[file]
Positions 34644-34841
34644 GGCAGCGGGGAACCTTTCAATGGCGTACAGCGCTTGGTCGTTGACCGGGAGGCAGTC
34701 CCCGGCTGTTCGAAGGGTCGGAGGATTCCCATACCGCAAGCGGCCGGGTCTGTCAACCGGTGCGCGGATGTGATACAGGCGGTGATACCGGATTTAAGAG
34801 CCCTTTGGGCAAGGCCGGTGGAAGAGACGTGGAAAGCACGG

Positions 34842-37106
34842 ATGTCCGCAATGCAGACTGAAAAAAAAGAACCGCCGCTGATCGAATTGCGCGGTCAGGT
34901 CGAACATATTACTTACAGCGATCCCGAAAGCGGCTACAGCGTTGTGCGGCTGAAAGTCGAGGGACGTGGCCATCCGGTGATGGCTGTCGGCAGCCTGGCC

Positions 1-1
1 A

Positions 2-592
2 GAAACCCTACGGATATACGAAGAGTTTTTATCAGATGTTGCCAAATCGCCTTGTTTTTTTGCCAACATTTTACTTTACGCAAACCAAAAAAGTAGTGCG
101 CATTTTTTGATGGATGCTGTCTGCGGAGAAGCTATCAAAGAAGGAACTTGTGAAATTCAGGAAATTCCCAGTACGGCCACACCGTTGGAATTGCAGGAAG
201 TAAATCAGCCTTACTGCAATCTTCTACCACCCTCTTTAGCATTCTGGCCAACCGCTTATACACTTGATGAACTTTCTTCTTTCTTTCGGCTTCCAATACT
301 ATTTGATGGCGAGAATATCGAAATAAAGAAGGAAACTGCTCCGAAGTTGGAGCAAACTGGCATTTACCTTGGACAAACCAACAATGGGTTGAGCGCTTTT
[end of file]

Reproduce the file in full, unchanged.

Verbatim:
Positions 34644-34841
34644 GGCAGCGGGGAACCTTTCAATGGCGTACAGCGCTTGGTCGTTGACCGGGAGGCAGTC
34701 CCCGGCTGTTCGAAGGGTCGGAGGATTCCCATACCGCAAGCGGCCGGGTCTGTCAACCGGTGCGCGGATGTGATACAGGCGGTGATACCGGATTTAAGAG
34801 CCCTTTGGGCAAGGCCGGTGGAAGAGACGTGGAAAGCACGG

Positions 34842-37106
34842 ATGTCCGCAATGCAGACTGAAAAAAAAGAACCGCCGCTGATCGAATTGCGCGGTCAGGT
34901 CGAACATATTACTTACAGCGATCCCGAAAGCGGCTACAGCGTTGTGCGGCTGAAAGTCGAGGGACGTGGCCATCCGGTGATGGCTGTCGGCAGCCTGGCC

Positions 1-1
1 A

Positions 2-592
2 GAAACCCTACGGATATACGAAGAGTTTTTATCAGATGTTGCCAAATCGCCTTGTTTTTTTGCCAACATTTTACTTTACGCAAACCAAAAAAGTAGTGCG
101 CATTTTTTGATGGATGCTGTCTGCGGAGAAGCTATCAAAGAAGGAACTTGTGAAATTCAGGAAATTCCCAGTACGGCCACACCGTTGGAATTGCAGGAAG
201 TAAATCAGCCTTACTGCAATCTTCTACCACCCTCTTTAGCATTCTGGCCAACCGCTTATACACTTGATGAACTTTCTTCTTTCTTTCGGCTTCCAATACT
301 ATTTGATGGCGAGAATATCGAAATAAAGAAGGAAACTGCTCCGAAGTTGGAGCAAACTGGCATTTACCTTGGACAAACCAACAATGGGTTGAGCGCTTTT